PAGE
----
LAKE PLACID, NY - NOVEMBER 25:  Adam Rippon of the United States cradles his arm after competing in the Men's Free Skating during day two of 2017 Bridgestone Skate America at Herb Brooks Arena on November 25, 2017 in Lake Placid, New York.  (Photo by Tim Bradbury/Getty Images)
Pence reignites feud with gay US Olympian
02:41 - Source: CNN
CNN  — 

Gus Kenworthy might have broken his thumb, but there’s an upside to the injury, according to the freestyle skier.

The 2014 Sochi silver medalist isn’t unduly concerned over his ability to compete in the men’s slopestyle this weekend, though vice presidential handshakes are off the table.

“Broke my thumb yesterday in practice. It won’t stop me from competing (obvi) but it does prevent me from shaking Pence’s hand so … Silver linings!” tweeted Kenworthy, who accompanied his social media post with an X-ray image and a picture of his right hand in a brace.

This isn’t the first time Kenworthy, who is gay, has been critical of Vice President Mike Pence.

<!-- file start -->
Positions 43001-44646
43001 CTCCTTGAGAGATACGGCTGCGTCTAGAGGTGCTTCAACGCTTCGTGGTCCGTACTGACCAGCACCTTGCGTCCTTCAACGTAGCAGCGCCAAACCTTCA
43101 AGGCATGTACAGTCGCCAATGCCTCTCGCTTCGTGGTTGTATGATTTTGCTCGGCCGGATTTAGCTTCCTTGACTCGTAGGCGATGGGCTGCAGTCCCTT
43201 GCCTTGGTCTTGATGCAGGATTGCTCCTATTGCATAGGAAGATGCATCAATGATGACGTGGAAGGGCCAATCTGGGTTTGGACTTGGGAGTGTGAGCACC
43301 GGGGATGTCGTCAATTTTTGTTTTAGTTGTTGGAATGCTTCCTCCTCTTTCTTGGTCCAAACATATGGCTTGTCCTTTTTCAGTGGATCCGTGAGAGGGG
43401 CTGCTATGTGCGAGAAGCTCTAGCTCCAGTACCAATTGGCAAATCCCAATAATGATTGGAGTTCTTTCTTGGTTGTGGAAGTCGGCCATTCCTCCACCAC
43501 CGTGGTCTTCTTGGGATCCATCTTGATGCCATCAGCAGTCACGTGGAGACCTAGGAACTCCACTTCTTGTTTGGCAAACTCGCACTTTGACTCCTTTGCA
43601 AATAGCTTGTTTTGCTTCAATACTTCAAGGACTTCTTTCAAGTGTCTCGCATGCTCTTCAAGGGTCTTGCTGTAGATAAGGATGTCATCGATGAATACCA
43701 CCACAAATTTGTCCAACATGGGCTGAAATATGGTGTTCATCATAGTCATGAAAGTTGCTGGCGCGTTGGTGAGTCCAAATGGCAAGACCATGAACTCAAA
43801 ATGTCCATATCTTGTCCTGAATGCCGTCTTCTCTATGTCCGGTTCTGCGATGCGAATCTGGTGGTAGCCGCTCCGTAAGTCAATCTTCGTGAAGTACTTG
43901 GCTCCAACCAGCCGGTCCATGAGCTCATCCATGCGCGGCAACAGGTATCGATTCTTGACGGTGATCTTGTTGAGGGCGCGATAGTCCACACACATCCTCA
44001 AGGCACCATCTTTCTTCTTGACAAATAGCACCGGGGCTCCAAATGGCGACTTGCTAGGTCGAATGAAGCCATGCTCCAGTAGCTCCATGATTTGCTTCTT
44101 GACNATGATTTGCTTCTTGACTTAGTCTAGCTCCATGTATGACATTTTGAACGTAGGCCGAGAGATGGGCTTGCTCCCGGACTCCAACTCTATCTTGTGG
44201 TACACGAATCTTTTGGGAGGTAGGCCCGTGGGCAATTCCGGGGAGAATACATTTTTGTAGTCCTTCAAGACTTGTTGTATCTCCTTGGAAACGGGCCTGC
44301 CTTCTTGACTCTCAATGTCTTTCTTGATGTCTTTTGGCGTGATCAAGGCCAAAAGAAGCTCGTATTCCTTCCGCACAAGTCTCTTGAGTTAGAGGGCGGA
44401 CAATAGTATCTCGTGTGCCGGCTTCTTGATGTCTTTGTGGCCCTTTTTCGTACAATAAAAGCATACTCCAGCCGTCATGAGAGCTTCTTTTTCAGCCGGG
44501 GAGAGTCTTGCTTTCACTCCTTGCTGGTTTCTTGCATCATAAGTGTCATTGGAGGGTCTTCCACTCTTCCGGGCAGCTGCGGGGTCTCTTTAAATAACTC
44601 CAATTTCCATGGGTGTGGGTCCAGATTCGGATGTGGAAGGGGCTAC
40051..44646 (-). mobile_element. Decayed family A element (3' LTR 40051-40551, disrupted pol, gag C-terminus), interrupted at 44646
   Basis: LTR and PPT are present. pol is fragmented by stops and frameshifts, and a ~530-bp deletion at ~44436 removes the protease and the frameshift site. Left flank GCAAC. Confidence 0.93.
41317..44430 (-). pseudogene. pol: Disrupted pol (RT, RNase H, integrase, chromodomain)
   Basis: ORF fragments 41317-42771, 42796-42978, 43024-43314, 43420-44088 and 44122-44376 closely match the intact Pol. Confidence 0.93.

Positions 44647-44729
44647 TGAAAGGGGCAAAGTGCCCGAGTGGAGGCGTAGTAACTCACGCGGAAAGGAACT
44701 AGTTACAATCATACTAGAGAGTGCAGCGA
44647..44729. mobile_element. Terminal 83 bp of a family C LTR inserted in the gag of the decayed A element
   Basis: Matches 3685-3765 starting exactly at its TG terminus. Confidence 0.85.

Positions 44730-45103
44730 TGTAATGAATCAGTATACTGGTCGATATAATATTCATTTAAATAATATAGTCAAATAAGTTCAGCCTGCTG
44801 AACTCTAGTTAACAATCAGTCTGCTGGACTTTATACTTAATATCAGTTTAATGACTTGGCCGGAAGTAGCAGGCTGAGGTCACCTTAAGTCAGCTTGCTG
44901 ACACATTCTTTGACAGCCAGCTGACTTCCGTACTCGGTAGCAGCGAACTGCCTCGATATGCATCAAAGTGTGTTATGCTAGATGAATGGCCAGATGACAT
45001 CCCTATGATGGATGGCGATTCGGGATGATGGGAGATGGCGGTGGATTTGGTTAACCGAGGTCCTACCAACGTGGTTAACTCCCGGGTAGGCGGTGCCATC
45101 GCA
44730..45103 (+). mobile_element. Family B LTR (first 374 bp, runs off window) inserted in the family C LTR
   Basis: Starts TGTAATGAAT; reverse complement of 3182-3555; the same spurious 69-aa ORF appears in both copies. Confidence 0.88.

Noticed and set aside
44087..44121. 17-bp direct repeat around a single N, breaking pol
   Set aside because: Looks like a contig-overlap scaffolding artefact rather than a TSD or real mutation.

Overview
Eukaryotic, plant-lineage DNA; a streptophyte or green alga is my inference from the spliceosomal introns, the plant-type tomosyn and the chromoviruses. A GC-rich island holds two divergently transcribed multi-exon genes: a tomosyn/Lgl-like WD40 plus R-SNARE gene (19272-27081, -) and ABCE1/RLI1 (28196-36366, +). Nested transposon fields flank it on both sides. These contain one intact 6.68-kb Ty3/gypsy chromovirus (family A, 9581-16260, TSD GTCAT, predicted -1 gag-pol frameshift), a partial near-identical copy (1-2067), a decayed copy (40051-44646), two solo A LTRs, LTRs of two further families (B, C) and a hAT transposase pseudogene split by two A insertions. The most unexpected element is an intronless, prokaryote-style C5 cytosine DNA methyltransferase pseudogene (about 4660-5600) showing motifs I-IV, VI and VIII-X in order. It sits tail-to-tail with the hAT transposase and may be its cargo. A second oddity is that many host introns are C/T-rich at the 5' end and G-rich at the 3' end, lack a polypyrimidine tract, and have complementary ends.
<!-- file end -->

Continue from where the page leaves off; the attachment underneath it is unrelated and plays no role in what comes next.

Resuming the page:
At the start of the PyeongChang games, the skier took to Instagram to tell Pence what he thought of his position on gay rights.

“I feel incredibly honored to be here in Korea competing for the US and I’m so proud to be representing the LGBTQ community alongside this amazing guy! Eat your heart out, Pence.” Kenworthy wrote in a caption on an Instagram photo with figure skater Adam Rippon.

The back and forth between the vice president’s office and the first two openly gay Team USA winter Olympians began when Pence was chosen to lead the official US delegation to the Opening Ceremony.

Kenworthy and Rippon’s open contempt for Pence’s role as delegation leader stems over his record on same-sex marriage and LGBT issues.

As governor of Indiana, Pence signed the controversial Religious Freedom Restoration Act in 2015, which allowed business to turn away gay and lesbian customers in the name of religious freedom.

Both Rippon and Kenworthy said they would skip visiting the White House when President Donald Trump invites Team USA after the Olympics.